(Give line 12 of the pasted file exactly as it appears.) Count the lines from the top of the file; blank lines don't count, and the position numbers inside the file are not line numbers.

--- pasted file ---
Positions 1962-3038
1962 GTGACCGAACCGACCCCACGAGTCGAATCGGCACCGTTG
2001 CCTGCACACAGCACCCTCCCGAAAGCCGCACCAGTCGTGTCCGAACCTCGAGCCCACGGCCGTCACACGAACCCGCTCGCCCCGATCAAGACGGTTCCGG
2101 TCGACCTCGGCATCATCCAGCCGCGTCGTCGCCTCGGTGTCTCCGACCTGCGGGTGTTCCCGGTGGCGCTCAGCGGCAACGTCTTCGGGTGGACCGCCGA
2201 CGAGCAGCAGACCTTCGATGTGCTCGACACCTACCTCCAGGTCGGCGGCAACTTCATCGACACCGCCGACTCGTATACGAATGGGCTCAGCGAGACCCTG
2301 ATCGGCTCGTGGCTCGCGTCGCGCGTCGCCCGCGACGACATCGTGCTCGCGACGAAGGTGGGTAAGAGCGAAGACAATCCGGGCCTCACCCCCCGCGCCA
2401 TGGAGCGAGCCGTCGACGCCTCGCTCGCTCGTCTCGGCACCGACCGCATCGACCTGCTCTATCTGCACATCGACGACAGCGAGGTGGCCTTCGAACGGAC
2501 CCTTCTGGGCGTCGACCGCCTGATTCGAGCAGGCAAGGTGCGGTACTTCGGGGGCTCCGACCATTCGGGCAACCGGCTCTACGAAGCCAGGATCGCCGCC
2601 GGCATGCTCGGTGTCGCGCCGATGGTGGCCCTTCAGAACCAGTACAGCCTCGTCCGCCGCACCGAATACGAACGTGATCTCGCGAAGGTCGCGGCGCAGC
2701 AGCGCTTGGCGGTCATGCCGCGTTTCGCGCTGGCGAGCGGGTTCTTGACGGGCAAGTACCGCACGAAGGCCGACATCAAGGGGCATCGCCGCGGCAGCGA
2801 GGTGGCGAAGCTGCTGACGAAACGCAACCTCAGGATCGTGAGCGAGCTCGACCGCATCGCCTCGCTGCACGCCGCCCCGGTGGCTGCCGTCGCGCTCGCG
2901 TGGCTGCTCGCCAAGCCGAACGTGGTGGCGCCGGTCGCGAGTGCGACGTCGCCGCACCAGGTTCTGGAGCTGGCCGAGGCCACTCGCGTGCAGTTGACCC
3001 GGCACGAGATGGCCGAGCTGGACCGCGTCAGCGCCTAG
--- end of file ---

2901 TGGCTGCTCGCCAAGCCGAACGTGGTGGCGCCGGTCGCGAGTGCGACGTCGCCGCACCAGGTTCTGGAGCTGGCCGAGGCCACTCGCGTGCAGTTGACCC